That’s no bird: This ‘four-winged’ dinosaur looked like an airplane
A remarkable new fossil of the largest “four-winged” flying dinosaur with dramatic long feathers reveals a design more like a plane than a bird, a team of scientists says.
Most “four-winged” flying dinosaurs, like the Microraptor, were relatively light. But the new fossil, named Changyuraptor yangi, described in the journal Nature Communications, was a relatively large predatory flier, said project leader Luis Chiappe, a paleontologist at the Natural History Museum of Los Angeles County.
“Flying dinosaurs were not limited to small guys,” Chiappe said in an interview. “It helps us understand the mechanics of their flight.”
The dinosaur, discovered in China’s Liaoning province, lived about 125 million years ago. Some of its tail feathers were nearly a foot long – the longest ever seen on a flying dinosaur, Chiappe said.
These “four-winged” dinosaurs get their name from their heavily feathered hind legs, which scientists think may have helped them to maneuver. This flying dinosaur wasn’t a bird, but it was probably a cousin to early birds like Archaeopteryx — a strange, winged creature that sported “feathered trousers” on its hind legs. The findings support the idea that the origin of flight may have preceded the origin of birds, the researchers said.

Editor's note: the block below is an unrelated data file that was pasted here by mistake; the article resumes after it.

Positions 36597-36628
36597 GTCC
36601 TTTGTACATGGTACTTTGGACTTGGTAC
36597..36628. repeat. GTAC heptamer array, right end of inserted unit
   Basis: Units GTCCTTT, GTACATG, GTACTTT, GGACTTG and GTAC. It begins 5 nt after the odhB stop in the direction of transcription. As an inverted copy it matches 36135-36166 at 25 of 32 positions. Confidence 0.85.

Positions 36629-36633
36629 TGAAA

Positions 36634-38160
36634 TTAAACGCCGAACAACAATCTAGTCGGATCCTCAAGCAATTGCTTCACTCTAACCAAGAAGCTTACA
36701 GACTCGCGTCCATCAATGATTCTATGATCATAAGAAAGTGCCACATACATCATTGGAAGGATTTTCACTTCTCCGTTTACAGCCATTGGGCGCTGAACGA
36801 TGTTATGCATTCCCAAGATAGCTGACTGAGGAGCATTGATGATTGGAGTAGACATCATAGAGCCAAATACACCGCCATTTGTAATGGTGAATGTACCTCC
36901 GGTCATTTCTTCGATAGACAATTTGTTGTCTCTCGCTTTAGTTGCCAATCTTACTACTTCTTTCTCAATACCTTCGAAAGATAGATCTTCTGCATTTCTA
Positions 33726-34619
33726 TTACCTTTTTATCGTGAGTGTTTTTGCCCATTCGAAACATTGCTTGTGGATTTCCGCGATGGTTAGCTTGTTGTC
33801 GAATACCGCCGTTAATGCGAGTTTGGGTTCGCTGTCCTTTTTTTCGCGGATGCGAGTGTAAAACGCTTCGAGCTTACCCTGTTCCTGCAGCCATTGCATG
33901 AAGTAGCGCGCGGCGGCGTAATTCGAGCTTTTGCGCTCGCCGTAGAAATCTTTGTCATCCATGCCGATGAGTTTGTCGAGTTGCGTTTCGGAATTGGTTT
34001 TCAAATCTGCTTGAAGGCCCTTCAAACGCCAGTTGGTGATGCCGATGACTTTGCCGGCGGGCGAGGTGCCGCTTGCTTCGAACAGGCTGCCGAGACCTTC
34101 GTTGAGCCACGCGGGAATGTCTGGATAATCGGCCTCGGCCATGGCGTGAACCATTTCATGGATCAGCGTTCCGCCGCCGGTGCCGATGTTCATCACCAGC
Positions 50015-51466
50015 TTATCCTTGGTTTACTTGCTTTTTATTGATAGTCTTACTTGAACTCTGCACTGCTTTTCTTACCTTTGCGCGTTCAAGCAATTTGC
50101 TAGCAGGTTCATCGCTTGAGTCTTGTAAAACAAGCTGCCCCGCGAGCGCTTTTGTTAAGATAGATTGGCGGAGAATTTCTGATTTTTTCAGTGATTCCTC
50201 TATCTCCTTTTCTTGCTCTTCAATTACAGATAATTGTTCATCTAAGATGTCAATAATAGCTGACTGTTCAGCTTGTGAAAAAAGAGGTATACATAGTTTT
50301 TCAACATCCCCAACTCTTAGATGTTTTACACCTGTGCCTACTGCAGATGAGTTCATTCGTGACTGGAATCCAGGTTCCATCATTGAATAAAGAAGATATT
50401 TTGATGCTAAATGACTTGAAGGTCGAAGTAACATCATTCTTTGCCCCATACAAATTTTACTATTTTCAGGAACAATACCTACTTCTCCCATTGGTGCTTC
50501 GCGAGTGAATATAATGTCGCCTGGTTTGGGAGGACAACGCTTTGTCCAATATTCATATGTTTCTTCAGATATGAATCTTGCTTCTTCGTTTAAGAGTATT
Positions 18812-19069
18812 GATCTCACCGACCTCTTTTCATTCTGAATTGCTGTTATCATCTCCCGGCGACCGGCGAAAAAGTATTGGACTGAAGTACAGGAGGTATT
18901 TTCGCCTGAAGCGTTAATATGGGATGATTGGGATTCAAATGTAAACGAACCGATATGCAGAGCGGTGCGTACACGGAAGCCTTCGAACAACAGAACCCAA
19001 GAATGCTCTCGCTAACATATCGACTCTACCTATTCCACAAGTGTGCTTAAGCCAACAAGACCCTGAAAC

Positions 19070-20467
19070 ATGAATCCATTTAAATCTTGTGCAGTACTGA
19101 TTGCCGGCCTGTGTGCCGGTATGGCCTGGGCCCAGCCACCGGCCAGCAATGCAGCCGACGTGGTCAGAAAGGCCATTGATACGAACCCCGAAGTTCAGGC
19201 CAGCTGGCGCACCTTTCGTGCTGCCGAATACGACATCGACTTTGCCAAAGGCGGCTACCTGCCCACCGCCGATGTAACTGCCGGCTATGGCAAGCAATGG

Though C. yangi doesn’t compare to the largest-known ancient bird, it’s the biggest known member of the four-winged crowd. It weighed in around 9 pounds – a Western gull, by comparison, weighs around two pounds. Microraptor was probably around the same size. That’s because, when flying, having as little mass as possible enables a creature to take off quickly or land without splatting into the ground.
“Flight is a very expensive business,” Chiappe said. A creature doesn’t want to be dragging a lot of extra baggage around — it is costly, evolutionarily speaking.
But even though C. yangi was massive compared with other four-winged dinosaurs, it seemed to get around its weight problem with a special body plan. Rather than having a short, stubby tail like a modern bird, it had a long tail with the longest feathers at the tip, giving it a profile like a modern jet plane.
The feathered flier probably used the tail to adjust its pitch – whether its “nose” was pointing up or down. That’s similar to how an airplane uses its long tail, which is particularly important in safe landings for massive flying objects. (Airplanes typically adjust their pitch for safe landings – that’s why they seem to touch down with their noses pointing up.)
Indeed, you could say this dinosaur was tail-ored for flight.
Love dinosaurs? Follow @aminawrite for more news from the ‘lost world.’
Get our free Coronavirus Today newsletter
Sign up for the latest news, best stories and what they mean for you, plus answers to your questions.
You may occasionally receive promotional content from the Los Angeles Times.